Secretary of State, Edward Stanton (Kline) is ruthless, determined to stage a military trial and to obtain the death penalty for all conspirators to send a powerful political message to the population. The Attorney-General and Senator for Maryland (Wilkinson) is a smart legal operator but an even smarter politician. The defence of Surratt is initially his responsibility but is quickly passed to Aitken, his subordinate, when he realises that his southern origins will prove deleterious to an efficient defence. He thereafter offers astute advice to his subordinate, which ultimately demonstrates stronger political pragmatism than adherence to the rule of law.
When Wilkes Booth shot Lincoln, the actor allegedly stood on stage and yelled “Sic semper tyrannus”, the state motto for Maryland. The translation into English, ‘Thus always for tyrants’ should resonate with a modern audience, witnessing on the daily news the various political upheavals in the world today.
Surratt asks her lawyer at one point, ‘Have you ever cared for something greater than yourself, Mr Aitken?’ This is probably the strongest message in the film. She cares for her son more than for her own life; eventually, he cares more for justice and the rule of law than he does for his own career. Indeed, Aitken sacrifices a fiancée, a legal career, and any idealism he may have salvaged from his four years as a soldier for the Unionists.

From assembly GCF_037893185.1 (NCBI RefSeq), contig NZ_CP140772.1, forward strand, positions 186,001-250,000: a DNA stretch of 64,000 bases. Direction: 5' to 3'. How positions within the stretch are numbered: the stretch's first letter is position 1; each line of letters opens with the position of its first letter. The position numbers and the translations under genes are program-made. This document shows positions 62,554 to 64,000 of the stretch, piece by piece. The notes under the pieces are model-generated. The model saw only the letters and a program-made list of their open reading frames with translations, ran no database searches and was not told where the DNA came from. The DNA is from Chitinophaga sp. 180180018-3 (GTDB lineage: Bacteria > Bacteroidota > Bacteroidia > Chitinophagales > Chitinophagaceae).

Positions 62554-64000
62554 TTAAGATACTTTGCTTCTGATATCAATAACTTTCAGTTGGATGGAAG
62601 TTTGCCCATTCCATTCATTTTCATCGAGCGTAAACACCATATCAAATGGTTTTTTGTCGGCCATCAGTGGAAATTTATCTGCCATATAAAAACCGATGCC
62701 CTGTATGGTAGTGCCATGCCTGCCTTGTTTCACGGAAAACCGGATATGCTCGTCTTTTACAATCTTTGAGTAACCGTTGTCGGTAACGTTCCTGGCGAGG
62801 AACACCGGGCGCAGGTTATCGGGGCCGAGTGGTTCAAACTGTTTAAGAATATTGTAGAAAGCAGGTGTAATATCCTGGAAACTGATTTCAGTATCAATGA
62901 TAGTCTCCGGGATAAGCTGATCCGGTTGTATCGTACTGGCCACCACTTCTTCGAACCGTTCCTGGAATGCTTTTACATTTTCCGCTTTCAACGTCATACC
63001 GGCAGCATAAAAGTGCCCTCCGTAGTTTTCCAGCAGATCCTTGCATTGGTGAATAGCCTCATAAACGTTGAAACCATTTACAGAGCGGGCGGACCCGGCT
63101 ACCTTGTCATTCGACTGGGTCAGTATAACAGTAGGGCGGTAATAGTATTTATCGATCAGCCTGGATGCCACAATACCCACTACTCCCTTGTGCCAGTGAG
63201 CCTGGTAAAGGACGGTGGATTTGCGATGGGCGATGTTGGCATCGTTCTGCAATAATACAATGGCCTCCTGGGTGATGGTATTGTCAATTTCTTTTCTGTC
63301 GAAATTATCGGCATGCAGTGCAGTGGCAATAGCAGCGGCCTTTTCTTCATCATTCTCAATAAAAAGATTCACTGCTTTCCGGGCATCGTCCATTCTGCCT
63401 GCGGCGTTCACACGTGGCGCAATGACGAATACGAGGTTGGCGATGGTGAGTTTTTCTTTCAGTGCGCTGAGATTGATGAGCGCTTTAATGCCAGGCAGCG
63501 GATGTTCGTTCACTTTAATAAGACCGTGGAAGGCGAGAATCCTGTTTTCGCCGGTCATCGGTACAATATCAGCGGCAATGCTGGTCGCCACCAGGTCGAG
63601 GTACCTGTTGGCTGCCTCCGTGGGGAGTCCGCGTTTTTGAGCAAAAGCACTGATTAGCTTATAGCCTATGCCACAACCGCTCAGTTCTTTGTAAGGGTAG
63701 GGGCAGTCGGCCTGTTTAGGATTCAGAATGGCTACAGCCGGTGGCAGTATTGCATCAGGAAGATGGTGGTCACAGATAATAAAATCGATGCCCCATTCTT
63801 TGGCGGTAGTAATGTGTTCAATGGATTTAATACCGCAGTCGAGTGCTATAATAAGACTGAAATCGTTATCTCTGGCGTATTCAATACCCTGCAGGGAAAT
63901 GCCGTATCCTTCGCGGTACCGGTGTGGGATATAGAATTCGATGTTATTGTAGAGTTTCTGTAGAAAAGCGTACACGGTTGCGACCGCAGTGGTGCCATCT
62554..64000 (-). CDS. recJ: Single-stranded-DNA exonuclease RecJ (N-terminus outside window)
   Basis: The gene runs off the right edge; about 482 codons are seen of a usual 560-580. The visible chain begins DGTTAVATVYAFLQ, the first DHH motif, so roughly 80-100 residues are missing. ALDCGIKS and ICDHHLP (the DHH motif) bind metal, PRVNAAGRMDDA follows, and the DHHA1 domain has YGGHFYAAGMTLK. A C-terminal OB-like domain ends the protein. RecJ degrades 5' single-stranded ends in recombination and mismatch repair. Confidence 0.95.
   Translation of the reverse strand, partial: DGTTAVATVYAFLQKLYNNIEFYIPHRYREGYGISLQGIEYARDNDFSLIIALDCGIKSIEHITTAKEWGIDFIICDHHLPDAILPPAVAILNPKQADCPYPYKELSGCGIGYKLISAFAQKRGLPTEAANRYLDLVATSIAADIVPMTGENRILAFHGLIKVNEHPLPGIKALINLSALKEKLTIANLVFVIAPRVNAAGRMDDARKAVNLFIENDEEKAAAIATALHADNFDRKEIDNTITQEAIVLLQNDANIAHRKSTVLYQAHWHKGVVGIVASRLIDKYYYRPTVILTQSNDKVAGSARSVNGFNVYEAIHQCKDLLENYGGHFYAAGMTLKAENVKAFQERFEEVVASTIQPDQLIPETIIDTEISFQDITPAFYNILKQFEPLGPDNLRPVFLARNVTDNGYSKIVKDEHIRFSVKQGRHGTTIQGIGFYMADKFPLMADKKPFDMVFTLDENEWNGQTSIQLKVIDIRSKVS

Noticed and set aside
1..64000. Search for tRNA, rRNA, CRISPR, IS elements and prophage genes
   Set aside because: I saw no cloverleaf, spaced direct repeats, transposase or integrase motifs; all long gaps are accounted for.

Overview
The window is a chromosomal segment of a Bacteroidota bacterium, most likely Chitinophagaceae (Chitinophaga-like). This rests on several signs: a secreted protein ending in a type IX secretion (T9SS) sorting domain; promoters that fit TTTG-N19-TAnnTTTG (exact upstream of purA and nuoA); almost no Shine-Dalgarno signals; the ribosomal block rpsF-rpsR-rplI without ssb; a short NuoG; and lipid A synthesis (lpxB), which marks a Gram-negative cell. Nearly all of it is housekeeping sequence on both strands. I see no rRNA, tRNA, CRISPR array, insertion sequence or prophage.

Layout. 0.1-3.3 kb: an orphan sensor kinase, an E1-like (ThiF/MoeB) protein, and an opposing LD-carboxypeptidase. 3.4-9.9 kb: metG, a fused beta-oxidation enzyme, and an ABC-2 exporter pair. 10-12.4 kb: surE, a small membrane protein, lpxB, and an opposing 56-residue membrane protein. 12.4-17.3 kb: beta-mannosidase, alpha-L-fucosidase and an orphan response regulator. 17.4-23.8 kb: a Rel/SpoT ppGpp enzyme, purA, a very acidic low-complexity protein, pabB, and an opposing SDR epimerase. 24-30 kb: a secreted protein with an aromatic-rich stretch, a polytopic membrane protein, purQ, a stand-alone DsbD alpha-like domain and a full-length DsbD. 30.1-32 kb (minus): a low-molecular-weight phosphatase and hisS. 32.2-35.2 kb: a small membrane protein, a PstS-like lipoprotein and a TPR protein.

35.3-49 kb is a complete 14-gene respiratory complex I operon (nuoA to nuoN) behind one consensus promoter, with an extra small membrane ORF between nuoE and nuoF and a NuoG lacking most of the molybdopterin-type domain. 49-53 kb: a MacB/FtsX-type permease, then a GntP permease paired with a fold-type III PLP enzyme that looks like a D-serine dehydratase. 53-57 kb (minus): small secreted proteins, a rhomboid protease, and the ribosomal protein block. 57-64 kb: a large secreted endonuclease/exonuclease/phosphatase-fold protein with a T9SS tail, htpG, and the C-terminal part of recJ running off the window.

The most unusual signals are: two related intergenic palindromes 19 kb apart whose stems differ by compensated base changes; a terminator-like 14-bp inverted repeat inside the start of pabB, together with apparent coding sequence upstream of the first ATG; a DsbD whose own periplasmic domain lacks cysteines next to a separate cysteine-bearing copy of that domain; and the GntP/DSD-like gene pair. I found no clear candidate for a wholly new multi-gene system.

The trial itself is a lost cause with a predetermined outcome: witnesses are browbeaten to lie blatantly and to change their testimony to destroy an effective defence argument.  Ironically, Aitken is forced to resort to a technique that Surratt abhors: to condemn the son by proving his complicity in order to save the mother. A further irony is that the son does not share his mother’s sentiments. Despite the fact that John Surratt becomes aware of the verdict of his mother’s guilt, he fails to come out of hiding to save her, an option which the Attorney-General had postulated as a possibility to spare her the gallows.
Aitken, in despair, tells the court, ‘With 600,000 killed in this war, you don’t need to frighten us any more.” Patently, the politicians did not agree with him. They stuck ruthlessly to the argument that ‘She built the nest and hatched this plot.’
As a result of this trial, America adopted the policy of trial by a jury of peers for civilians, even during war. To achieve such massive change in state policy there are invariably casualties: Frederick Aitken and Mary Surratt certainly were two such cases. As Mary steps into the sunlight after weeks in a gloomy cell, a black umbrella blots out the glaring sun: this is a telling symbol. It may be true, as Aitken discovers, that “In times of war, the Law falls silent,” but Aitken’s angry warning to the military jury is equally true: if such injustice comes to pass then “None of you are safe.” This message is universal, across time and place.